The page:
It’s time for the UK to drop down the youth unemployment league table
Perhaps the greatest tragedy amid Europe’s ongoing economic turbulence is the frightening level of youth unemployment in Spain and Greece. In both countries over half of the under 25 year olds are not in work.
Yet a report published by The Work Foundation at the end of January, called: “International Lessons: Youth unemployment in the global context”, revealed that the UK comes third behind Greece and Spain in terms of youth joblessness in the OECD, with a youth unemployment rate 50 per cent above the OECD average. It adds that with 1.02m jobless 16 to 24-year-olds, or 21.9 per cent of the workforce in that age group, the UK has experienced the fastest rise in youth unemployment of any country in the G8 since the start of the recession.
Set this against the fact that nearly a fifth of vacancies in the transport and storage sector are classified as hard to fill because of the lack of applicants with required skills. This latter stat is a finding from the recently released UK Commission for Employment and Skills Report (October 2012 Transport and Storage: Sector Skills Assessment 2012). It goes on to report that it is job specific skills that are most commonly lacking, in addition to “soft skills” such as customer handling and communication. These types of skills are increasingly important in a sector facing change driven by technology, globalisation and a shift towards new practices such as omni-channel retailing.
Although, as the UKCES report finds, the majority of employers are attempting to overcome these skills gaps through increasing training, it is the failure to provide appropriate training that is reported to contribute to over a quarter of the skills gaps. This is exacerbated when, as the study shows, the total number of jobs in the Transport and Storage sector is forecast to grow by 95,000 between 2010 and 2020, in addition to a replacement demand of 553,000. This means that 647,000 job openings are expected in the period across all occupational groups.
Clearly then, it is imperative to supply the right skills that effectively meet the changing needs and requirements of the sector’s labour market. Attracting young people into logistics through apprenticeships is a great opportunity. The Work Foundation report suggests that the UK can learn from Germany, where youth unemployment is a relatively low 8.5 per cent, in terms of its use of apprenticeships to facilitate transitions between school and work. Appropriately, the positive impacts that apprenticeships are having on individuals, businesses and the economy in the UK are being celebrated this month during the sixth National Apprenticeship Week on the 11-15 March. In the logistics sector, high quality and success of logistics job and employer focused apprenticeship schemes are a vital components for bridging the skills gap.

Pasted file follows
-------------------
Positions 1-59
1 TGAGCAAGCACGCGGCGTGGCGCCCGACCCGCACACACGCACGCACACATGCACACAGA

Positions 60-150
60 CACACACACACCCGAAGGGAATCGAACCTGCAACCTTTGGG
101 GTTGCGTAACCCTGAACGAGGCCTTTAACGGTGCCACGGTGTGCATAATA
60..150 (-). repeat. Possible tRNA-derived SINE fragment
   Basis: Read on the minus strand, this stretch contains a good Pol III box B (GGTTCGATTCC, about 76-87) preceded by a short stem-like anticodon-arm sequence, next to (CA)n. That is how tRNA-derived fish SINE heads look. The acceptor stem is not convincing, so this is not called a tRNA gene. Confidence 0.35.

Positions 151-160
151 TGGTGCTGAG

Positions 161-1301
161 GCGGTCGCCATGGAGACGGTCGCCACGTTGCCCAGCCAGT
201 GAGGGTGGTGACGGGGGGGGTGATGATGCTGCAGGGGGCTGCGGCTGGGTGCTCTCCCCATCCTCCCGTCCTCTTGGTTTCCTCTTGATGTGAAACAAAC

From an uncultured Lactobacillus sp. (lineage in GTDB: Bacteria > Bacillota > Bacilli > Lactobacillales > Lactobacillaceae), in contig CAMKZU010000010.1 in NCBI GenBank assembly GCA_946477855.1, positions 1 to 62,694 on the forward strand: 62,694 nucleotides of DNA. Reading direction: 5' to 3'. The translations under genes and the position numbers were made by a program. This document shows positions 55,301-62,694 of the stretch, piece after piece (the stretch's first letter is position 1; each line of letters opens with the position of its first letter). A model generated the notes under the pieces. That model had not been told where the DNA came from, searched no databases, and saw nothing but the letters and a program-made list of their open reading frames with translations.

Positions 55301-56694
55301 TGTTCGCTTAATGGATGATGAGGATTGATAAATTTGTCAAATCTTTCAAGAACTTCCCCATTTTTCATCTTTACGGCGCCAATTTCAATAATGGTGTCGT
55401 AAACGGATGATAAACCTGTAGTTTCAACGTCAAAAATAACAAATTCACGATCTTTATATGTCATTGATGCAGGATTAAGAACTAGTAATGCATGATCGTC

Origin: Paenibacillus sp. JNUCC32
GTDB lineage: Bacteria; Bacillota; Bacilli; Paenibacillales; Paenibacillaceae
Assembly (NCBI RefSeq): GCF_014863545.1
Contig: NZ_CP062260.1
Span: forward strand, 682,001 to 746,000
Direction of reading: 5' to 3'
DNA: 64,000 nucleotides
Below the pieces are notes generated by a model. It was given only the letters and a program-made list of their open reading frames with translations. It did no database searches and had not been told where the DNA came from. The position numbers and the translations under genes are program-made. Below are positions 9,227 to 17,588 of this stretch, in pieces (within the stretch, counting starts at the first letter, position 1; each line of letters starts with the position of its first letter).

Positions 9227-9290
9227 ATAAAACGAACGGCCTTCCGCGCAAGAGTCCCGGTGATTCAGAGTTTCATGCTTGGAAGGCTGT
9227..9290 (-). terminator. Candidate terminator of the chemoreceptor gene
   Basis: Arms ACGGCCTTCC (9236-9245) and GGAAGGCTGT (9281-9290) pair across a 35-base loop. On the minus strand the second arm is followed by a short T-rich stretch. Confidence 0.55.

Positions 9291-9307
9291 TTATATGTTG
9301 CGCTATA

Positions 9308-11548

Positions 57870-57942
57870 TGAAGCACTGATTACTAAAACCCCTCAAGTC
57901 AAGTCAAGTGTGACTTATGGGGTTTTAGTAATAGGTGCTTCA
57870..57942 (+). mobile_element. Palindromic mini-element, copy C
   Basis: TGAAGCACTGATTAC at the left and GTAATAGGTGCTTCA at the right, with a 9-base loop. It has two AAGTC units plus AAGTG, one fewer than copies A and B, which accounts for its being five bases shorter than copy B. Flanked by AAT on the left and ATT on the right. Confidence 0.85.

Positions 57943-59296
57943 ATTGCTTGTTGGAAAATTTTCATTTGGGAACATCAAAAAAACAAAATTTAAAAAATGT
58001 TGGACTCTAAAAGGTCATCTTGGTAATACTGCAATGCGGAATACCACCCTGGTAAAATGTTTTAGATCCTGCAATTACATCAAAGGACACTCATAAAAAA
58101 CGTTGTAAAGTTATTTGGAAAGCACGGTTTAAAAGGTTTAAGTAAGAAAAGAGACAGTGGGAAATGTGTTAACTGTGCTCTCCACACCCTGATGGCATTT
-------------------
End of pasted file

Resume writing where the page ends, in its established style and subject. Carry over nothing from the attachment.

Over 25,000 successful apprentices have gone on to add value to the UK economy to the tune of £500m a year between them, by bringing their employers the efficiency benefits of employees with up to date and relevant skills. The UKCES report finds that since 2007/8 there has been a year on year increase in warehouse operatives achieving apprenticeships and in the numbers completing Carry and Deliver Goods and Driving Goods Vehicles apprenticeships.
Creating apprenticeships in close partnership with employers in the logistics industry ensures that they are built around the high demand for the right kind of skills in the sector and offer a key means for delivering individuals with the capabilities demanded by the logistics industry.
For example, the first Higher Level Apprenticeship designed specifically to meet the needs of time-sensitive supply chain operations was launched recently in response to employer demand. This Express Logistics Higher Level Apprenticeship has been designed to produce the next generation of operations managers. Apprentices will develop the knowledge and skills that will enable them to contribute fully to the operation and development of time-sensitive supply chain businesses. Higher apprenticeships offer a valuable alternative opportunity for vocational training for many young people, particularly those discouraged from attending university by high tuition fees.
Apprenticeships sit alongside the other schemes underway in the logistics sector but we clearly have to work on ways of getting people into apprenticeships in the first place. The Work Foundation report also goes on to examine good practice in other countries, notably Germany and the Netherlands, and the UK would do well to follow some of those examples. SfL are working with a number of employers to look at traineeships or pre-employment programmes that will help bridge young people into the sector.
With schemes such as these, the UK logistics Industry can help reduce youth unemployment as well as filling the skills gap. Watch this space…